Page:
Whether you have one pet or a menagerie, keeping track of their current medications, vaccination due dates, and other health information is, well, no walk in the park. A host of health apps have made it easier to remember to give heartworm preventives, apply flea and tick control, or schedule wellness visits, according to Jim Dobies, DVM, veterinarian and president of UrgentVet in Charlotte, North Carolina, and Tampa, Florida.
"If [apps] help pet parents track and remember their pets' wellness care, I'm all for it," he says. He advises pet owners to consider these four pet health apps.
Pet First Aid: The American Red Cross created an app for dog and cat owners with videos and illustrations featuring instructions for handling pet emergencies like burns, falls, and seizures. It also provides the locations of pet-friendly hotels in case you need to seek shelter during a natural disaster. "If you have to evacuate, the information is tremendously useful," Dobies says.
Animal Poison Control Center: "Dogs eat everything," Dobies says. Thanks to a searchable database, this ASPCA-created app allows you to determine whether the slice of pizza or bouquet of daisies your dog, cat, or bird ate is cause for concern. The app provides details on more than 300 common toxins from medications to garden pesticides.
FitBark: If your pet is getting a little too pudgy, the FitBark app might help. "A lot of pets don't get enough exercise," says Dobies. The app, connected to an activity monitor, tracks how much exercise your pet gets and helps you monitor changes in mobility.
VitusVet: Access your pet's entire medical history in a single app. Dobies likes that it tracks medication reminders so pet parents never miss a dose of heartworm preventive or flea and tick control. You can also share vaccination records with boarding facilities, the groomer, or veterinarians at after-hours clinics who need information about medications and treatments.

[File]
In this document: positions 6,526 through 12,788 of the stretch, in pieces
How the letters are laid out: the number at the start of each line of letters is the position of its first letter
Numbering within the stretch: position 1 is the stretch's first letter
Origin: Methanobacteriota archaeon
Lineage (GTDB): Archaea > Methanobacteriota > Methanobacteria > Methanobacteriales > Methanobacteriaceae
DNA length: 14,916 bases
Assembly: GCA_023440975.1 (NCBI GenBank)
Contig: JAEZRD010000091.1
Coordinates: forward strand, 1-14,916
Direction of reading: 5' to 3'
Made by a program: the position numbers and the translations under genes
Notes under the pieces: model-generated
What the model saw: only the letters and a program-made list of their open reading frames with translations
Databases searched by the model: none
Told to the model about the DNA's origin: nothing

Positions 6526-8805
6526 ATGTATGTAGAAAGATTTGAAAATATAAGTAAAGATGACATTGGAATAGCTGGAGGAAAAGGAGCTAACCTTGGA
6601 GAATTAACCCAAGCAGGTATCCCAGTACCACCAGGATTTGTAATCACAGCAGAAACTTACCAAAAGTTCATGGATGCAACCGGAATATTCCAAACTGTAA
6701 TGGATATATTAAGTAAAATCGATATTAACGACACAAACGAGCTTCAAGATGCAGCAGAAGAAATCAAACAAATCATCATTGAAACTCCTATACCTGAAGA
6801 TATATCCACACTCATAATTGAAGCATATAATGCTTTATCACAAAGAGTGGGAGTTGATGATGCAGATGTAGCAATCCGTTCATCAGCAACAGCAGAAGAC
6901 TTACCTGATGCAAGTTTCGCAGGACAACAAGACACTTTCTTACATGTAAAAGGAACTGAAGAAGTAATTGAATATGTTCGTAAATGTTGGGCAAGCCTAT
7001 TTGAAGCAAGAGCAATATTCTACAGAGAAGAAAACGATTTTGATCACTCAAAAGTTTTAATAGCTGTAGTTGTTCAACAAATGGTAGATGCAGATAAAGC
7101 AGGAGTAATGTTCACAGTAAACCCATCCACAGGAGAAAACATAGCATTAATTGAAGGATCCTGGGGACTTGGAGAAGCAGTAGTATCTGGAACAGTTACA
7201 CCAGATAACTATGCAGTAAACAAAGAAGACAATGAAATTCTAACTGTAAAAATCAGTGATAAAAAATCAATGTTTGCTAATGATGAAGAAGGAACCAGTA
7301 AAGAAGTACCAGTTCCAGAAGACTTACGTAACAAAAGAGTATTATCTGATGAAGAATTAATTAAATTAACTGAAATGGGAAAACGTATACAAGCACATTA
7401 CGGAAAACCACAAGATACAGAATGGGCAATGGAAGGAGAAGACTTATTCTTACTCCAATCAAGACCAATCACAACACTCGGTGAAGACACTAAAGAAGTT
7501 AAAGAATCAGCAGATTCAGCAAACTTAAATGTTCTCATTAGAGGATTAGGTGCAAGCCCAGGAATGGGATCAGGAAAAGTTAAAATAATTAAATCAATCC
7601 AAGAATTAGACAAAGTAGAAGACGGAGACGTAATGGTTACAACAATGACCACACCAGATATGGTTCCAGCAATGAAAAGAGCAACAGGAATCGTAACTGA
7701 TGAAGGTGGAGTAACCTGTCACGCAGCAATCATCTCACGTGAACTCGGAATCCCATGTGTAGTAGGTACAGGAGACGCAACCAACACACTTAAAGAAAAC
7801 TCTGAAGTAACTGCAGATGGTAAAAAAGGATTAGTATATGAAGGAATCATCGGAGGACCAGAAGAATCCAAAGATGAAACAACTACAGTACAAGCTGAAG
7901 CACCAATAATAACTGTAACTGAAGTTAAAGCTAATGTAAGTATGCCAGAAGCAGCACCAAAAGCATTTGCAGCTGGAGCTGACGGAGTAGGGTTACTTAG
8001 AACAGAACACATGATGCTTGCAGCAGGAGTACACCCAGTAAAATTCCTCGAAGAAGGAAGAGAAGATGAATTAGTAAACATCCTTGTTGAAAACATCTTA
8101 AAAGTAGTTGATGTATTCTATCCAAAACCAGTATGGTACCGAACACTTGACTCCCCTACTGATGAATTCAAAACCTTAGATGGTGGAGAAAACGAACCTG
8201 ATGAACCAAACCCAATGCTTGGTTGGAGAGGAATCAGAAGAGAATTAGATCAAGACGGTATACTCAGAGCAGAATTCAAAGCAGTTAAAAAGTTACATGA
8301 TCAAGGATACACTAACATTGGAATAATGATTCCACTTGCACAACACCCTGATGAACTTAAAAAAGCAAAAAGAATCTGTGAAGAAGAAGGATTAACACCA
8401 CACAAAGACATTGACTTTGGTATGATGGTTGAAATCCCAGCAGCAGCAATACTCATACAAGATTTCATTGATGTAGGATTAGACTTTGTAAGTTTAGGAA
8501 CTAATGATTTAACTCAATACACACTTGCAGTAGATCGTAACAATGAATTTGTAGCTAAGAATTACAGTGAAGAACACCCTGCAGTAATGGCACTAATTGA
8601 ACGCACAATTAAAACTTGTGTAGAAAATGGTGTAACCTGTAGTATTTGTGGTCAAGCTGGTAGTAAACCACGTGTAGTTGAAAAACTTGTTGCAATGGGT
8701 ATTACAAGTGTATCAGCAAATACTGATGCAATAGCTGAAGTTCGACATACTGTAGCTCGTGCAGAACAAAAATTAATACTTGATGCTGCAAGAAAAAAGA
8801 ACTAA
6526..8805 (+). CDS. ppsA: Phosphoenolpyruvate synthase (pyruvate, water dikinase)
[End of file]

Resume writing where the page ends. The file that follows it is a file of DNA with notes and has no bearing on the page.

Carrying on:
Before you download a pet health app, Dobies provides some pointers.
1. Seek out reputable providers
Dobies suggests looking for apps developed by national organizations. In case of emergencies, you want to know that details about toxins and lifesaving treatments such as pet CPR are accurate.
2. Engagement matters
An app is useless unless you use it. "It's great if an app sends a push notification that a vaccination or heartworm preventive is due, but you can't swipe it away and forget about it. You have to follow through with an action," Dobies says.
3. Apps are no substitute for professional vet care
Even though apps can provide valuable information about your pet's health and wellness, regular veterinary visits are still a crucial part of good care.
4. Download updates
"You have to update your apps regularly or you're operating on outdated information," Dobies says. Discovering that an urgent vet clinic moved to a new address could delay lifesaving treatment.
Find more articles, browse back issues, and read the current issue of WebMD Magazine.